When you’ve left as many times as we have, you learn that home isn’t the land, air, or water. Definitely not bricks and mortar. Home is a smile, a hug, a long conversation at the end of the day, a week, or even a month. Home is a beating heart. For this reason, I know that even though I don’t live there anymore, returning to South Africa, Germany, and now Toronto, is a homecoming. We come home to the people we love, not the place.
Unfortunately, this isn’t the kind of wisdom I possessed on a cold and wet Sunday morning, after a night of restlessness, as we set out of Toronto. We’ve had to say goodbye too many times for this departure to be a joyous one. Let’s just say emotions were high, and there was a lot of sniffling for the first two hours of our journey.
It’s difficult to stay sad when faced with the breathtaking beauty of Canada though. I snapped so many photos that I had a difficult time choosing just a few to share with you. The original plan was to drive half the distance every day, then explore the place where we stopped for lunch. This didn’t go as planned. We were desperate enough to get there–hopefully the last faraway place we’ll live–that we didn’t mind driving a little longer than planned. For this reason, all of the photos were taken from inside a moving vehicle. Let’s pretend we planned it this way, to give you that sense of journeying too.
Here’s how it went down.
Day One: Toronto, Ontario, to Sault Ste. Marie, Ontario. Roughly 702km.
Day Two: Sault Ste. Marie, Ontario, to Thunder Bay, Ontario. Roughly 700km.
Day Three: Thunder Bay, Ontario, to Winnipeg, Manitoba. Roughly 702km. We entered a new time zone during this trip.
Day Four: Winnipeg, Manitoba, to Regina, Saskatchewan. Roughly 574km.
Day Five: Regina, Saskatchewan, to Calgary, Alberta. Roughly 760km. We entered a new time zone here too, and spent a week in Calgary before DST ended and we shifted back yet another hour.
We took the Trans Canada Highway and stayed in Canada for the journey. Cutting through the United States would have been quicker, but we don’t yet have visitors’ visas to enter the USA.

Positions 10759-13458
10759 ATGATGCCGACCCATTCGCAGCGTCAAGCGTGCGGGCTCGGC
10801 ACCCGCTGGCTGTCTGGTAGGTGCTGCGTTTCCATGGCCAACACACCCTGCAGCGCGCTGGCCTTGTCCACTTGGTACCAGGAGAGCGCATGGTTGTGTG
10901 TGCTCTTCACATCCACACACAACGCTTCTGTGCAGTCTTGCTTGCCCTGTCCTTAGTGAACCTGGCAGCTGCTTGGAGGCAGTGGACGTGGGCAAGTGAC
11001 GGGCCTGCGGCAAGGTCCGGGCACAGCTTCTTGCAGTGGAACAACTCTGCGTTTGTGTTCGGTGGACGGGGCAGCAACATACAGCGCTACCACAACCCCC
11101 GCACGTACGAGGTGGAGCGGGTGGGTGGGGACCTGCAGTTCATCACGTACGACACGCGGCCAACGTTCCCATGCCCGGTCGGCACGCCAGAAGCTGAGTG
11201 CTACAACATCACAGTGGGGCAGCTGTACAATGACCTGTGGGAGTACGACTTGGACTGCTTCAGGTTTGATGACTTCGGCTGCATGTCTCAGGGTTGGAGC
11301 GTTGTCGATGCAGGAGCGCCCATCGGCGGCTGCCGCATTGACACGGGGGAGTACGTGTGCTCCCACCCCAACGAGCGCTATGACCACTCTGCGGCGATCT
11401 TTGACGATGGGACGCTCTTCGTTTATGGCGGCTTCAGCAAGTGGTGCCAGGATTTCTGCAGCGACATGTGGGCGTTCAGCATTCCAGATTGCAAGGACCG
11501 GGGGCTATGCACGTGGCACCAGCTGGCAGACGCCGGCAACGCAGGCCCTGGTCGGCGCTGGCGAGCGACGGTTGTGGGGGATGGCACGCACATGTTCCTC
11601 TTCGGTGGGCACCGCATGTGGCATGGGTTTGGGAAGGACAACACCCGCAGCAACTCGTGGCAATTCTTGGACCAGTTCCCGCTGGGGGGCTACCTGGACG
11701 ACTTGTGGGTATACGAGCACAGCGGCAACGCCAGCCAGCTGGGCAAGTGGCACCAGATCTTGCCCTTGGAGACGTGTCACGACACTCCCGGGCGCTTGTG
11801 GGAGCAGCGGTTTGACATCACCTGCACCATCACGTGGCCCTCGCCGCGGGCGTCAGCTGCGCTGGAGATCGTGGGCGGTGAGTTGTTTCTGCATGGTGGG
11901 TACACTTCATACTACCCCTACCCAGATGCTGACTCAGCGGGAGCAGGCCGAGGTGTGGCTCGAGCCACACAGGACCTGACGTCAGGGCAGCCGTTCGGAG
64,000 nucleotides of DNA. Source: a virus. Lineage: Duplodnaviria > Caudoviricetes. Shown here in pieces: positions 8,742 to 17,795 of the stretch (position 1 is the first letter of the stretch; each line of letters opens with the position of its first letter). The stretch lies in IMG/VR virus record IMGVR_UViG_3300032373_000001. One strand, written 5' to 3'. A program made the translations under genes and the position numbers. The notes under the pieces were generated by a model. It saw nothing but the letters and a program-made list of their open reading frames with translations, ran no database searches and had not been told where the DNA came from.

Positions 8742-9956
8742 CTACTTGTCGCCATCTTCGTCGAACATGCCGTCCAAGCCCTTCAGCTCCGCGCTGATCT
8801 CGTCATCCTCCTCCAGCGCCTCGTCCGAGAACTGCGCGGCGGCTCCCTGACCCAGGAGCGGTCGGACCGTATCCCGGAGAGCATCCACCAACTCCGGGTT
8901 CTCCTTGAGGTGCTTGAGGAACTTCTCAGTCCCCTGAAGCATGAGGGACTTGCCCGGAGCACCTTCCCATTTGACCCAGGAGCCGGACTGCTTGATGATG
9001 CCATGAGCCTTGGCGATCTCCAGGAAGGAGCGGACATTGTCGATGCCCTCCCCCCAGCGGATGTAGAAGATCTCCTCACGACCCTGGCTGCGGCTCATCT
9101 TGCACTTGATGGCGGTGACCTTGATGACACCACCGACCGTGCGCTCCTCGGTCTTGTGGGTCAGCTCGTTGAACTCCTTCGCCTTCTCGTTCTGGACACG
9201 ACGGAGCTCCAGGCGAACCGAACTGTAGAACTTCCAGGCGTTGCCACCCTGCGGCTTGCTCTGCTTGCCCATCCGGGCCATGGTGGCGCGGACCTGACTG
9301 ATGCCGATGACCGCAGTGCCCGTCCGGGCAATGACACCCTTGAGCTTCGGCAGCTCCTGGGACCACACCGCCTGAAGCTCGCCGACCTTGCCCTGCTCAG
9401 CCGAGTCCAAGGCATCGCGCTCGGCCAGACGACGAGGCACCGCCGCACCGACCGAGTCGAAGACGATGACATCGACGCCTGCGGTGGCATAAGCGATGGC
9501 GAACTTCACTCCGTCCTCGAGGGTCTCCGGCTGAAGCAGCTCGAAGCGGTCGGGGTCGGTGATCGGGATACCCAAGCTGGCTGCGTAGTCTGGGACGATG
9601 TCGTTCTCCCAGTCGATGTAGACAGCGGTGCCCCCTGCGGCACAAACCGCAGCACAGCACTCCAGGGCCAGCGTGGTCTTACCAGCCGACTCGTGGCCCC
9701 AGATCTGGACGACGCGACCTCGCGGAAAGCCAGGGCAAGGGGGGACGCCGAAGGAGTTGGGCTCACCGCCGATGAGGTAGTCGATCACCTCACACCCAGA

I don’t think any of us appreciated the enormity that is Canada until we crossed a great big chunk of it. You can tell by the breakdown that it took us two and a half days just to get out of Ontario–a province as big as my home country.
During this trip, we drove through every kind of weather except hail. At some points, the temperature dropped as low as -7 degrees Celcius, but it also went as high as 18.
We saw rolling hills and valleys–so many that it seemed there could be no end to them. Lake Superior, big enough to be a freshwater ocean in the middle of a landmass. The person who named Superior certainly picked the right word. Then, areas where you couldn’t throw a pebble without hitting a river or lake. Forests so vast that the scent of pine hung in the car long after we’d passed through. And then, the Prairies–flat and treeless as far as the eye can see.
As we closed in on Calgary, the road began to rise and fall again, and there, way in the distance, the slight silhouette of mountains. We knew we’d see the Rockies from Calgary, everyone had told us. What we didn’t know was how clearly we’d see the mountains, how close they truly are. But more on this and the wonders of Calgary in another post.
For now, here are some of the photos.
Until next time.